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  • 53-BAC 1X1-Robert Shaw and the 54th Regiment
  • 53. Robert Gould Shaw and the 54th Regiment - 1
  • 53. Robert Gould Shaw and the 54th Regiment - 2
  • 53. Robert Gould Shaw and the 54th Regiment - 4
  • Robert Gould Shaw and the 54th Regiment, Saint Gaudens (1 (3)
  • Robert Gould Shaw and the 54th Regiment, Saint Gaudens  ( (5)

Robert Gould Shaw and the 54th Regiment

Artist:

Augustus Saint Gaudens

Location:

Boston Common, at Beacon St. and Park St.  

Location

Boston Common, at Beacon St. and Park St.
United States
42° 21' 26.946" N, 71° 3' 48.6" W

Neighborhood:

Back Bay

Type:

Sculpture

Year:

1897

Medium:

Marble and granite

Collection:

Funders:

Unknown

Description:

The famous American sculptor Augustus Saint-Gaudens spent over a decade creating this bronze bas- relief monument, which is generally considered one of his finest works. It commemorates the Massachusetts 54th Regiment, the first volunteer regiment of African-American soldiers, active during the Civil War. The Regiment was led by white colonel Robert Gould Shaw, the son of prominent Boston abolitionists.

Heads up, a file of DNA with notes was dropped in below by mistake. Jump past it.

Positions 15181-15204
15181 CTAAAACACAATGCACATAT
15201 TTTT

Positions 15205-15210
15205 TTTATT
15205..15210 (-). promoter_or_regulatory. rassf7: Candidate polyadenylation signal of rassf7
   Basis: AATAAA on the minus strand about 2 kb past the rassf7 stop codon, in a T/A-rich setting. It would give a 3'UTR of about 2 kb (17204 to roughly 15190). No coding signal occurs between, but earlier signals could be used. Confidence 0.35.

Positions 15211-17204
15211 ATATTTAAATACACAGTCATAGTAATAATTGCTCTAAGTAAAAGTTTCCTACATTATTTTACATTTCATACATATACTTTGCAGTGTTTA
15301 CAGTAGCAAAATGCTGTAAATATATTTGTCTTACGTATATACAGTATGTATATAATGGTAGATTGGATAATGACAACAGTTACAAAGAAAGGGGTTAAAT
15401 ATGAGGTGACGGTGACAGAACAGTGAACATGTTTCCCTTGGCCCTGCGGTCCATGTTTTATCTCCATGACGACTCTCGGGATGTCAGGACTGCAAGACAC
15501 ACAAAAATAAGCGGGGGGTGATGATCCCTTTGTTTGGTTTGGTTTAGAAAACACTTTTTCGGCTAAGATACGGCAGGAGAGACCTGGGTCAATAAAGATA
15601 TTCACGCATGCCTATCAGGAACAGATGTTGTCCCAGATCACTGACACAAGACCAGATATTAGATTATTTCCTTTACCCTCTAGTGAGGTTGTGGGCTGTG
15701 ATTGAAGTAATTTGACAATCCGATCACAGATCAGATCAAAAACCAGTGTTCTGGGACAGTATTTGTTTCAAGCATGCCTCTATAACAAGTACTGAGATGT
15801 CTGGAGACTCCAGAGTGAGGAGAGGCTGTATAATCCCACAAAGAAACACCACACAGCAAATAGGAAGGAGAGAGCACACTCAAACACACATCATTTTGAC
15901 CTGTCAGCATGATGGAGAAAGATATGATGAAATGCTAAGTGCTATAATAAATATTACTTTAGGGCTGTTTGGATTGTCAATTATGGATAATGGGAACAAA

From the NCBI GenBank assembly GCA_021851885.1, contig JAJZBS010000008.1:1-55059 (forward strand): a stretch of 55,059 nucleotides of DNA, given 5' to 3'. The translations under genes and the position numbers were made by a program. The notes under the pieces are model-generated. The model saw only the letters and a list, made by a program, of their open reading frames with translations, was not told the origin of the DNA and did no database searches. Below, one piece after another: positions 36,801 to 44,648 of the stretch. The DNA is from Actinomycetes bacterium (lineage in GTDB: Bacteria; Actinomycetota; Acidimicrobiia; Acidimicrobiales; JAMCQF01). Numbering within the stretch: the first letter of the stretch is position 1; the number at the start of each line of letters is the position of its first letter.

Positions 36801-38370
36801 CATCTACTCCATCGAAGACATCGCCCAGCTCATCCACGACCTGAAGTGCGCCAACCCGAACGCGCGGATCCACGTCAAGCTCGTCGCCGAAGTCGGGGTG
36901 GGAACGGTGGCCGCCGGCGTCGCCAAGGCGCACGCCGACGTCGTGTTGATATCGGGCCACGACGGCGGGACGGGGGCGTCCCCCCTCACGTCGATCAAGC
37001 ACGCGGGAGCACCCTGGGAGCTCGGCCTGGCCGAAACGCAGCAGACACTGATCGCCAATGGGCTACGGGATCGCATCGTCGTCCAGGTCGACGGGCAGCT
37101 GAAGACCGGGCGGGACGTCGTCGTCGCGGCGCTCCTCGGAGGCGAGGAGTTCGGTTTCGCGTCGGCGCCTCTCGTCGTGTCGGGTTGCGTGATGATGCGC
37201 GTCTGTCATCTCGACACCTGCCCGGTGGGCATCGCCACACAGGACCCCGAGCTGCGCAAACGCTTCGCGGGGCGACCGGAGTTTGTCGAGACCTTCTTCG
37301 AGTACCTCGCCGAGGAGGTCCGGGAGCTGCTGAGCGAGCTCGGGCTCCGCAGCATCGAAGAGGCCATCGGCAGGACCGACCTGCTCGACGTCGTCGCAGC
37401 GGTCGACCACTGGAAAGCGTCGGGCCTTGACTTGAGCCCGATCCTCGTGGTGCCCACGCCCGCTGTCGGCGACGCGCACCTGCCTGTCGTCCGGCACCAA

Shaw and his regiment are famous for their assault on Fort Wagner in 1863. Outnumbered, many of the troops, including Shaw, were killed and buried in a mass grave by Confederate soldiers. One of the soldiers who survived the assault, William H. Carney, received a Medal of Honor in recognition of his bravery. The 54th also reportedly included Frederick Douglass’ two sons and the grandson of abolitionist Sojourner Truth.

In the relief, an angel accompanies the men as they march down Beacon Street on May 28, 1863, leaving Boston to head south. She holds an olive branch, which symbolizes peace, and poppies, which symbolize death. Through this imagery, Saint-Gaudens alludes to both the soldiers’ individual fates and the North’s eventual victory. Other features of the relief are realistic, rather than symbolic. For example, each soldier’s face is markedly distinct, endowed with a unique appearance and expression. Saint-Gaudens’ respect for the soldiers is shown through his efforts to portrays them as individuals, not simply as a group. In 1982, the names of the African-American soldiers who died were added to the reverse side of the memorial.

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